We are all connected by water.
We say that a lot. But the more I paddle, and the more places I go to paddle, and the more people I meet, it becomes so much more evident. And nowhere is that more apparent that here on Maui, and especially at the Paddle Imua.
Paddle Imua was started some six years ago as a fund raiser to to help Imua Family Services, a local non-profit group that provides help for families who have kids with special needs. Bluesmiths, the local company that makes amazing water wear, is the main sponsor of the event. The funds raised by the race entry fees help send those kids to summer camp, which gives them a wonderful experience, and gives their families a much need break. Many of those kids are at the finish line at the canoe hale (house) in Kahului Harbor. They put a lei around the neck of each finisher and they say “mahalo” – thank you.
You feel an immediate connection right there.
And no finisher’s medal could ever mean as much to me as that lei.
Paddle Imua is held the weekend after the Olukai race…which by contrast is big, bright, attracts many of the pros and is a huge event by comparison, complete with helicopters, and big name local entertainment. This year, what with other major events going on in the sup world, some of the pros who in the past have stayed for Paddle Imua had to leave to make those commitments. But that did not detract from the energy and the postitivity that surrounds this grass roots event.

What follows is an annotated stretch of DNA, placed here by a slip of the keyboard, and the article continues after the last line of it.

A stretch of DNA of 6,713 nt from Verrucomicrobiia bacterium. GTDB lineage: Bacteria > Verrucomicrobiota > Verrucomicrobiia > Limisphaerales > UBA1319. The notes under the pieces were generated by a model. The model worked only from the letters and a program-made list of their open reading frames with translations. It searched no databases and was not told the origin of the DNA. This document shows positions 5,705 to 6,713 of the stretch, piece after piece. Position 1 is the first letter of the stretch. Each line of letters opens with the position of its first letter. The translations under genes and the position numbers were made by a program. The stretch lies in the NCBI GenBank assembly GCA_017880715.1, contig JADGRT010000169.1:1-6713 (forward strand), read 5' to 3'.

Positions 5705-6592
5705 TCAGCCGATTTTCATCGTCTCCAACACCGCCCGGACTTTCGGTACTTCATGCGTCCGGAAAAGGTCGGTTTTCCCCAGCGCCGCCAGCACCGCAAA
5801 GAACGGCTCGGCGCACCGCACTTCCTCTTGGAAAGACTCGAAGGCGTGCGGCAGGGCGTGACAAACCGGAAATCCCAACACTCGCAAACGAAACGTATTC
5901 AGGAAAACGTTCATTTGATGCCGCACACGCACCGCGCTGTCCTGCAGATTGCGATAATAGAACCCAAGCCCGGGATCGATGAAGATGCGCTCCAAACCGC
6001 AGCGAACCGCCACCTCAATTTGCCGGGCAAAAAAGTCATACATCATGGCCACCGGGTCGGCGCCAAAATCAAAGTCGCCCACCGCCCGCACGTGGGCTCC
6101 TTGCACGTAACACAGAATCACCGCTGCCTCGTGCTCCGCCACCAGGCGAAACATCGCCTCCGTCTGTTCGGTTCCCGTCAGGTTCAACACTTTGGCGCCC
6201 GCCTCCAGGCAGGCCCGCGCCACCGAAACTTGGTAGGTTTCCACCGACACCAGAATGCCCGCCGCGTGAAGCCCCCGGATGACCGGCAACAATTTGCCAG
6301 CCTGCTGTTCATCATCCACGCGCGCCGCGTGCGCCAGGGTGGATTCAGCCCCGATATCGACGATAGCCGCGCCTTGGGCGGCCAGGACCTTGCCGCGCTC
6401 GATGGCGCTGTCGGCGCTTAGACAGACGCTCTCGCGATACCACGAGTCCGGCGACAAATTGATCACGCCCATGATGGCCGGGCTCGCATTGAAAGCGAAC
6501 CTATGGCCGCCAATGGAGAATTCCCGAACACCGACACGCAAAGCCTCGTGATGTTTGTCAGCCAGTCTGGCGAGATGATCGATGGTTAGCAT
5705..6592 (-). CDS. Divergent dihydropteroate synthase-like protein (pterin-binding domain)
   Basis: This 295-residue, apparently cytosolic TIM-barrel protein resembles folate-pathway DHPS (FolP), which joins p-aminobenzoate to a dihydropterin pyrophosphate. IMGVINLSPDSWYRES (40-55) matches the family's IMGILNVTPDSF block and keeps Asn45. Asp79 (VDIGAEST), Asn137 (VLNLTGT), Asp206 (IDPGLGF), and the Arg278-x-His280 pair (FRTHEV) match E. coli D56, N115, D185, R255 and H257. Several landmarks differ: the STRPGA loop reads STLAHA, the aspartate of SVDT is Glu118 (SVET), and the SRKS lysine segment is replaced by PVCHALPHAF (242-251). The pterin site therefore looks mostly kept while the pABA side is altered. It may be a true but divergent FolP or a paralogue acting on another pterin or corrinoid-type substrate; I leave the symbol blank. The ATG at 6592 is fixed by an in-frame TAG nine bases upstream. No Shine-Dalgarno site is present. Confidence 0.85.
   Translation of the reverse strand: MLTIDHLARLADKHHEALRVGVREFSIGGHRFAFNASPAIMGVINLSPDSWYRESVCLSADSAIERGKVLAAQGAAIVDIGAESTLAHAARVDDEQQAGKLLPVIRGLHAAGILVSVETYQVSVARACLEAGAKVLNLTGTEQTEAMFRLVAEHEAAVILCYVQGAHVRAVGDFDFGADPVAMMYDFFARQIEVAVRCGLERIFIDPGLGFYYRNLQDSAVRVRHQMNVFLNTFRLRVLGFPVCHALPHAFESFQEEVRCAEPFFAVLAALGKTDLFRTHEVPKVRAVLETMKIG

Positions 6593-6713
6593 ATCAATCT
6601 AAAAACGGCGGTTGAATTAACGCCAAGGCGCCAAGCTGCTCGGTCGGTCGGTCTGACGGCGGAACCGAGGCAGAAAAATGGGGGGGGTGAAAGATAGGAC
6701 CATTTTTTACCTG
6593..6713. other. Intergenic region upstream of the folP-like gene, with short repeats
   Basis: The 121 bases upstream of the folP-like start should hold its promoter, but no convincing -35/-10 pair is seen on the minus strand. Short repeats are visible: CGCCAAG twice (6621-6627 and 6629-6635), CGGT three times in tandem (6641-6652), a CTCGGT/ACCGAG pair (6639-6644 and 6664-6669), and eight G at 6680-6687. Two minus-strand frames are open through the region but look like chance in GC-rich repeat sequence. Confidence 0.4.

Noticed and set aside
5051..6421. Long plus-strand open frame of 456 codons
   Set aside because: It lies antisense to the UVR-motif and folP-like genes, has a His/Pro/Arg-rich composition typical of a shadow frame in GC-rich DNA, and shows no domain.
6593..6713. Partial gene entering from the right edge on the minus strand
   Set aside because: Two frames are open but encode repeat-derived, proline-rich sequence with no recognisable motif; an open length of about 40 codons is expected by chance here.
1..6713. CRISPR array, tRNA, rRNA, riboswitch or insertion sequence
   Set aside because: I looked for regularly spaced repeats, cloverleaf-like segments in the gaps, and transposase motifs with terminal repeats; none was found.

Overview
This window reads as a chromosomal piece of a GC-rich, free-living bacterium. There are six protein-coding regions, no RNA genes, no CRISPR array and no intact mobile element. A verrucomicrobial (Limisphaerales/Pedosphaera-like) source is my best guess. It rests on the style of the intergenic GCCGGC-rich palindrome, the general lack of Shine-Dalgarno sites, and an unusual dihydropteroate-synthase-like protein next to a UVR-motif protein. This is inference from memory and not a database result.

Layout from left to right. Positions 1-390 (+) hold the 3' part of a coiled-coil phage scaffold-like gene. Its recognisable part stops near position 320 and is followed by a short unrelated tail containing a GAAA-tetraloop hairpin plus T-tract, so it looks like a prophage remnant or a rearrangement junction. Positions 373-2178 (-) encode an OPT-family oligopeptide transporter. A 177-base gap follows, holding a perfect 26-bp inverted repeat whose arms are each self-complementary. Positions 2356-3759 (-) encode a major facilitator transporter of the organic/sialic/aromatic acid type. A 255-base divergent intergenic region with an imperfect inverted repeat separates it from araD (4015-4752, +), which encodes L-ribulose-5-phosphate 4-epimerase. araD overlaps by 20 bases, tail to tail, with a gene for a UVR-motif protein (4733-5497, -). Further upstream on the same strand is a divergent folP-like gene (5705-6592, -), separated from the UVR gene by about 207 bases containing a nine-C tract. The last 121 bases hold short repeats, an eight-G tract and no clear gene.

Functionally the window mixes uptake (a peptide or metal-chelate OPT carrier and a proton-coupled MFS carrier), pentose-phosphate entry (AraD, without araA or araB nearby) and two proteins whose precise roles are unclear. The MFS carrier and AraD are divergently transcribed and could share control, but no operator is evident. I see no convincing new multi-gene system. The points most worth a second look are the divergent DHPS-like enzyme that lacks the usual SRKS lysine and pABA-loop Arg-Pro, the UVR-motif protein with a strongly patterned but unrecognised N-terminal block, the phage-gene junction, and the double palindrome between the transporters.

For me, last year’s Paddle Imua was an exercise in determination and endurance. Many on Maui said it was the worst conditions for a race down the Maliko Run that they’d ever seen. No downwind- wind from the North instead, rain, big swells. This year, the bad weather hit the Olukai the week before, but for Paddle Imua, the day was darn near perfect, at least by my North Carolina standards. Sunny, with the trades blowing in the right direction, the pre-race atmosphere in Maliko Gultch was remarkably festive. Before the racer’s meeting, organizers talked about the energy that would be present on the water with all of us out there together. And they were right. You could feel it. It was palpable. Sure, for the elite racers, I am sure there was a feeling of competition, but for me, there was a cameraderie that I haven’t felt in a race in a long while. And it wasn’t because we were all suffering out there in a pain cave. Nope. We were having fun. Just being out there with those folks, with the little cluster of people I paddled with, with the 13 year old in his OC1 who passed me, we were all in this together….out on the water, having the experience of downwinding in one of the most spectacular locations in the world.
After the last racer is celebrated across the finish line, the event is capped off by the team relay, where pros, Joe and Jane Paddlers and the kids run a small buoy course race. It’s the best part of the entire event. All the members of each team MUST run across the finish line holding hands, together. Everyone else is on the beach cheering.
There it is again.
We are all connected by water. We are all buoyed by that energy when we paddle together – it got us to the finish line – and its definitely there when we cheer on the kids. It got us to the party and celebration that followed. I met new friends, talked story with old ones…and there was more laughter and even some tears than I can remember enjoying after a race in a long while.
It was fun. It was energizing. And, it gave me a much needed reminder of why I race – no, why I paddle. It is that connection and that sharing of energy. As our sport grows, and more people come from other sports to compete in paddle races, I hope the spirit of the Paddle Imua and indeed our paddle community- from Carolina to Maui and all points in between – will prevail and we will always be mindful of how we are connected. And what we get from that connection….friendship, encouragement, support and yes, stoke.